I said I was unconvinced electric cars could gain real market share. Even leaving aside the resource issues, their light weight means it will be difficult for electric cars to get a high safety rating (NCAP). Because we will always have a mix of heavy and light vehicles on the roads, what is the future for those of lighter weight? I noted that in the UK the electric cars which qualified for the gov subsidy cost more than STR 50,000, meaning that the 5,000 subsidy the UK is giving these purchasers raises real social equity questions.
What will be the most competitive countries? Dutch cities (eg Groningen) and Odense in Denmark are approaching 50% of journeys under 10km made by bike. In Ireland what progress is being made on electrification / hybridisation of the bus fleet? We have one EV bus out of a thousand in the Dublin Bus fleet at the moment; is that even enough for pilot study assessment?
40 per cent of our housing output is in rural areas: for rural transport Duncan Stewart has suggested removing the centre line and painting cycle lanes 1.5m from road edge, with motorists then left with the responsibility to drive with due care and attention. Simple solutions should not be rejected because they are simple and cost-effective.
In response (Light v. Heavy vehicles), Maggiore said in an accident the heavier vehicle should pay for it and there should be a crash absorption panel on the front of SUV and heavier cars.
Frank Convery said that 67 per cent of emissions from the car fleet in Ireland come from rural areas – more work needs to be done here.
There was no response at all on the social equity issue, or at least I garnered no attempted response.
Re trucks it’s basically impossible to make electric HGVs (as they shift up to 44 tonnes, and more in Nordic countries). Industry wants bigger trucks – EU has no view on this other than to acknowledge that different countries have different views. Bigger carbon levies are needed, but this will not happen while the EU remains committed to growth said Eugene O’Brien, who added “if we keep on growing and growing we will overrun the planet”.
Frank Convery: In response to a question, flights will come under EU ETS but shipping will continue to get a free ride.
M Maggiore: There is an attempt to extend carbon limits to trucks within the EU. Light vehicles will come first; 95 euro per gram limit by 2020 with a penalty for in excess of that is what is expected, he said.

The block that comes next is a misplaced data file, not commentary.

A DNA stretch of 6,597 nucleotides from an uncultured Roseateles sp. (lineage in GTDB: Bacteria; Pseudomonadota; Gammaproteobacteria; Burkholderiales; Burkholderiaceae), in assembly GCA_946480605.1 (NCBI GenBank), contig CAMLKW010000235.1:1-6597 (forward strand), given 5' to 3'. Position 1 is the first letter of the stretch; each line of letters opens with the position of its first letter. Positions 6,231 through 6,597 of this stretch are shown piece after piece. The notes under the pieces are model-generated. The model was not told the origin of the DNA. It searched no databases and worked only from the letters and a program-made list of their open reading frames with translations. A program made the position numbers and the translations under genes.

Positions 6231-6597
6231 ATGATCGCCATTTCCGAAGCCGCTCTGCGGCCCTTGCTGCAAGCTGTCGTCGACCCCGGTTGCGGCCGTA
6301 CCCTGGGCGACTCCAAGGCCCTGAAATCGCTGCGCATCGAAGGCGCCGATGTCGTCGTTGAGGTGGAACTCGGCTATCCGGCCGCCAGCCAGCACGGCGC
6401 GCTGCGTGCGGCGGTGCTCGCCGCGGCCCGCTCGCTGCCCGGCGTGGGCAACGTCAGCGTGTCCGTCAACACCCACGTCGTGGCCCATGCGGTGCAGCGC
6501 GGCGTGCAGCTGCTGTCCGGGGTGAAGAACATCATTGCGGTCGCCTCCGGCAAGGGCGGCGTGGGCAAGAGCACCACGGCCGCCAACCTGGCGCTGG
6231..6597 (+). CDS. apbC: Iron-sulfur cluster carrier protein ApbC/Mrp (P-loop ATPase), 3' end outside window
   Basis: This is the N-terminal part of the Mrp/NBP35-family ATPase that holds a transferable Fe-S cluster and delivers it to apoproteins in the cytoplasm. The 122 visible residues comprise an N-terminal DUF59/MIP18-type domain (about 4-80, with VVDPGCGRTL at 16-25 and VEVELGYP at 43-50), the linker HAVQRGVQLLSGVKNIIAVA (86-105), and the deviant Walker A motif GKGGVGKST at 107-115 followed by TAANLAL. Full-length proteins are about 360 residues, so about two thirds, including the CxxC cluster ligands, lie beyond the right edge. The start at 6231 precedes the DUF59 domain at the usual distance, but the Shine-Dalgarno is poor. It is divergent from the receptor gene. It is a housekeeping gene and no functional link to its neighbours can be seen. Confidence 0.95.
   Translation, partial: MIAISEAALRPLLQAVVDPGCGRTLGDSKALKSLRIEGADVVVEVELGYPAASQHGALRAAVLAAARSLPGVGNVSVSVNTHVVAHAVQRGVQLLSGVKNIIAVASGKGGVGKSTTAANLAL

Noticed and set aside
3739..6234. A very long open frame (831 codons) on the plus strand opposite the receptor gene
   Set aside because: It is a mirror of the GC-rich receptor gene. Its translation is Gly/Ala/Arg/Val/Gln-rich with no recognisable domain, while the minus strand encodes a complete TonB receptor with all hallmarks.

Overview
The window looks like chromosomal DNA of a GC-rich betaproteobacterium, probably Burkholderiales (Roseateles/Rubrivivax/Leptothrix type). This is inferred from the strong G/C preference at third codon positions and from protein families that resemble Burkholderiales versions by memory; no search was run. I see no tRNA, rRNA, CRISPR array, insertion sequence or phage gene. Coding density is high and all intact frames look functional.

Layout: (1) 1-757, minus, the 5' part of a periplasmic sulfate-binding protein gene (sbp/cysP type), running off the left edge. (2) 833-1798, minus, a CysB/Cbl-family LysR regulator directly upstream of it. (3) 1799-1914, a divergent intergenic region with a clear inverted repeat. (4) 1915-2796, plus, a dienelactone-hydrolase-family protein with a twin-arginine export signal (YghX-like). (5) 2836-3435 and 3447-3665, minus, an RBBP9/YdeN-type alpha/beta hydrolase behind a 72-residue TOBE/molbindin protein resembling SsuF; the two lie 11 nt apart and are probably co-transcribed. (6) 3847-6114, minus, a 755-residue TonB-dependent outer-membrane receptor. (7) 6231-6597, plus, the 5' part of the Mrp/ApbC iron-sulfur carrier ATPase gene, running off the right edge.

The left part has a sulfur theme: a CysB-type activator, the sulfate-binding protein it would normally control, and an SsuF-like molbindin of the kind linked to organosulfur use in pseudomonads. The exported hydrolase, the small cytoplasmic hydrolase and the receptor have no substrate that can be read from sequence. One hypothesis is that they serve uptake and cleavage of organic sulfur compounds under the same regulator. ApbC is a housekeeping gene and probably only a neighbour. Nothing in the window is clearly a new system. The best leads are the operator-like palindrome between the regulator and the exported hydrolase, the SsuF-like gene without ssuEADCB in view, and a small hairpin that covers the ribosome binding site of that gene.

Albert D: NRA and RPA should be united with other transport providers.
Frank Convery “Irish Rail doesn’t have an innovation budget … we need to embed it [commitment to research and innovation] across society”.
Description of event:
From: Earth Sciences Institute
Date: 11 May 2010 17:11:32 IST
Subject: ‘The Need for Road Research’, 20 May, 09.00
Reply-To: Earth Sciences Institute
INVITATION “The Need for Road Research” Thursday 20th May 2010, 9.00 – 11.30 TCD-UCD Innovation Academy, 2 Foster’s Place, College Green, Dublin 2 (map attached) Across Europe transport demand, both for passengers and freight, is growing strongly. To meet the economic growth targets of the Lisbon Agenda and to facilitate the economic integration of the European Union, the European transportation network needs to cater for a continuing medium-term growth in demand. However, transport growth using the technologies of today is unsustainable – it is estimated that traffic jams currently cost the European economy €135 billion each year. New technologies and processes need to be developed which deliver transportation systems that are both cheap and sustainable. In the past two decades there has been a revolution in electronic sensor and processing technologies, creating potential for new innovative uses in all kinds of ways. Initiatives such as the Green Cars scheme have been launched to reduce the environmental impact of transportation, but a vision is also required to transform the way in which we build and manage our transport infrastructure. Given that research budgets are currently under significant pressure, the need to identify the factors that will deliver a step-change in our transport networks is clear. Keynote address: Maurizio Maggiore (European Commission, DG Research, Sustainable Surface Transport) Panel members: Pat Mangan (Assistant Secretary, Department of Transport) Albert Daly (Research Manager, National Roads Authority) Frank Convery (Professor in Environmental Policy, UCD & Director of UCD Earth Sciences Institute and UCD Urban Institute) Eugene O’Brien (Professor in Civil Engineering, UCD) Feel free to pass this information onto anyone you feel may be interested. Attendance is free and open to all. Organised as part of the TEAM Marie Curie Initial Training Network in association with the UCD Critical Infrastructure Group